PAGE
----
After a lengthy markup, the House Appropriations Committee late Wednesday afternoon agreed to a $51.4 billion discretionary spending bill for the Department of Homeland Security in fiscal year 2019 and included a provision that would initiate funding for an additional National Security Cutter (NSC) for the Coast Guard.

The amendment for the 12th, and likely final, NSC was offered by Rep. Steven Palazzo (R-Miss.), whose congressional district includes the shipyard where prime contractor Huntington Ingalls Industries [HII] builds the Coast Guard ships. The long-lead time funding for the 12th NSC will probably be for around $95 million, which is a precursor to the construction contract, which would be for around $500 million.

The first National Security Cutter Bertholf navigates through Alaskan waters. Photo: Coast Guard
The first National Security Cutter Bertholf navigates through Alaskan waters. Photo: Coast Guard

The Senate Appropriations Committee in its version of the FY ’19 DHS spending bill, provided $48.3 billion in discretionary spending for the department but no money toward the 12th NSC. However, the Senate appropriators said in their report accompanying the bill that they believe the 12th ship is needed and plan to work with the Coast Guard to understand the schedule and costs for the vessel.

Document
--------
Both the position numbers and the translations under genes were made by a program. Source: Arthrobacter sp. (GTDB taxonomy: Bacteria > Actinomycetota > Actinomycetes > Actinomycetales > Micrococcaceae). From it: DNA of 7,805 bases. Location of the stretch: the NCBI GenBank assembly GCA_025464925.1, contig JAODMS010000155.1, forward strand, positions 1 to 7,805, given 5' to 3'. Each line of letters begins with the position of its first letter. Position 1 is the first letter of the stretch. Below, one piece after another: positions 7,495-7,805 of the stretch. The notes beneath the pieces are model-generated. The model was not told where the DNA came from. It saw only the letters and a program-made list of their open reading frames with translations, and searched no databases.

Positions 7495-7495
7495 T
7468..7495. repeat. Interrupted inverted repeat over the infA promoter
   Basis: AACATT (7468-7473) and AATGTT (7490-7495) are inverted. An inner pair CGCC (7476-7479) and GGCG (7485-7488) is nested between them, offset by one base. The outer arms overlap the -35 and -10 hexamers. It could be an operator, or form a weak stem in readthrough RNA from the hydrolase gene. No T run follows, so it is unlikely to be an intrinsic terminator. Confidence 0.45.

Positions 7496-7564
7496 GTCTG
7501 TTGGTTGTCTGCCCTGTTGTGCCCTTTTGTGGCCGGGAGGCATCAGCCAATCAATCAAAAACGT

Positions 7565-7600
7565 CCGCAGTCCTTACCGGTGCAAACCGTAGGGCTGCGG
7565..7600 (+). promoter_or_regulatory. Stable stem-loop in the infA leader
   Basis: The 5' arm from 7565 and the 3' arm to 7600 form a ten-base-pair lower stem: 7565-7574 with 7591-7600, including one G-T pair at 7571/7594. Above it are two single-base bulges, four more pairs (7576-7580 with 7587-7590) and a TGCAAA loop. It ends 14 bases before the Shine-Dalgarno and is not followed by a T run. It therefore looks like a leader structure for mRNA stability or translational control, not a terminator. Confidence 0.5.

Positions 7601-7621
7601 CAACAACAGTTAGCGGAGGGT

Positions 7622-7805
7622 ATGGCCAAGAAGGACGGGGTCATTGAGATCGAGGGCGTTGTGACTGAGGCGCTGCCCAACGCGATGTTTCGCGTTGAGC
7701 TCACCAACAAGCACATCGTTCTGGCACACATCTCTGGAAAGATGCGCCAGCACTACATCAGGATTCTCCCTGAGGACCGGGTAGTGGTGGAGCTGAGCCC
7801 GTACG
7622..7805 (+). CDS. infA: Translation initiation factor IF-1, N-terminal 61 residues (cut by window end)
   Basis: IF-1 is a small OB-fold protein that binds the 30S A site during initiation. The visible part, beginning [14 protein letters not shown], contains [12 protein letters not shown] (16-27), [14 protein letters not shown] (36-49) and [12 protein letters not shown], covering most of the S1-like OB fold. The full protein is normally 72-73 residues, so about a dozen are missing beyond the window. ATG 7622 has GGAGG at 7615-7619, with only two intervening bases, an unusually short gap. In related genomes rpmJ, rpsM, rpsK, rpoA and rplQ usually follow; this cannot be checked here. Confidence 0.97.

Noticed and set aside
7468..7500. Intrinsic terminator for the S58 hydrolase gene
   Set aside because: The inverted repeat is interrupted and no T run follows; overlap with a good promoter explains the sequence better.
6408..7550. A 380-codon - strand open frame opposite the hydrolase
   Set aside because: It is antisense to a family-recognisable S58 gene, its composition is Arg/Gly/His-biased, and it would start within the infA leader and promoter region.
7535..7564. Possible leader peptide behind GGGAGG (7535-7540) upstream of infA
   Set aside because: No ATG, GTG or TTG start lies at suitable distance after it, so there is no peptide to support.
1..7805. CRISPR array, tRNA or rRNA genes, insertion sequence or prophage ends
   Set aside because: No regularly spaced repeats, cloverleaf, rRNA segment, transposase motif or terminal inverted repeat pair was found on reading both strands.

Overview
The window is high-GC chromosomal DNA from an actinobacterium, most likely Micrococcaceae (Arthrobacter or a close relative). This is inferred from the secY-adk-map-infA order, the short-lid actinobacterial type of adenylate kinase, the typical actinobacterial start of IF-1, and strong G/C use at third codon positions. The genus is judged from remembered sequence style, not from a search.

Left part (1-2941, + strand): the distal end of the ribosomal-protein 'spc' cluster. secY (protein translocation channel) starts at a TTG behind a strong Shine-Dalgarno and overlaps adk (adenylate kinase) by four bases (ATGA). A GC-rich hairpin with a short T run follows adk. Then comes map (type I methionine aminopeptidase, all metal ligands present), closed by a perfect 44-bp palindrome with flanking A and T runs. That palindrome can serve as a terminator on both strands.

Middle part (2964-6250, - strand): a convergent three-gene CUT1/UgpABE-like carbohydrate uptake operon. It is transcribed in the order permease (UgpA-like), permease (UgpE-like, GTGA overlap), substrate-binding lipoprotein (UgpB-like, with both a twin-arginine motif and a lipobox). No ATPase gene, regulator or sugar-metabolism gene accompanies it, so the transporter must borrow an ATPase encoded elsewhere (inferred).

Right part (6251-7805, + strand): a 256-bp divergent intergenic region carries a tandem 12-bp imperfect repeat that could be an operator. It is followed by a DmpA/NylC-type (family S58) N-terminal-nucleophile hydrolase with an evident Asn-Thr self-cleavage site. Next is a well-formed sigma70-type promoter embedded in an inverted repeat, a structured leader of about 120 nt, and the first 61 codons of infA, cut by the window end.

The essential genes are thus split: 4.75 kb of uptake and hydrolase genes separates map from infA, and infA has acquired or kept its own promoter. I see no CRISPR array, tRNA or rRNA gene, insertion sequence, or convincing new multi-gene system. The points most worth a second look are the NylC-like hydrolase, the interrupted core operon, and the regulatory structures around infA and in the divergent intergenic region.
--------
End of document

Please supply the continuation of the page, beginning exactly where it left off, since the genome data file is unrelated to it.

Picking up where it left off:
Congress in the FY ’18 Omnibus appropriations bill earlier this year funded the 10th and 11th NSCs, which are not under construction contracts yet. While the Coast Guard originally planned for eight NSCs, recently retired Senate Appropriations Chairman Thad Cochran (R-Miss.) successfully fought to continue the program toward a one for one replacement for the 12 legacy high-endurance class ships they are replacing.

House appropriators didn’t provide funding for a new heavy polar icebreaker for the Coast Guard as requested by the Trump administration. Senate appropriators fully funded the $750 million request for the first of three planned heavy icebreakers.

In its report that was published this week to help explain the DHS funding bill, House appropriators said they “recognize that Polar icebreakers are essential” for national security and the economy but want a better understanding from the Coast Guard “to determine what is needed in fiscal year 2019 to advance this program.” The House and Senate appropriators will eventually resolve their differences over the icebreaker in conference.

The Coast Guard has an ambitious plan for its new heavy icebreakers, with a goal of awarding a contract for the first of three new vessels in FY ’19 to take delivery of the ship in 2023. Deliveries for the second and third ships are expected in 2025 and 2026.

The Coast Guard has one operational heavy icebreaker now, the Polar Star, which is more than 40 years old and needs extensive repairs annually to remain in service. The Coast Guard is planning a service life extension project for the Polar Star to possibly keep it operational until 2028, about five to eight years beyond its current expected life.

House appropriators recommended $15 million as requested for the Polar Star SLEP and expect a cost estimate on the project his summer.

The main difference between the House and Senate appropriations bills for DHS is the House’s inclusion of nearly $5 billion for more than 200 miles of physical barriers along the southern border. The Senate appropriators only provide $1.6 billion for the barriers, the same as requested.

The Senate panel approved the DHS bill on a 29 to 22 party line vote with Republicans in favor.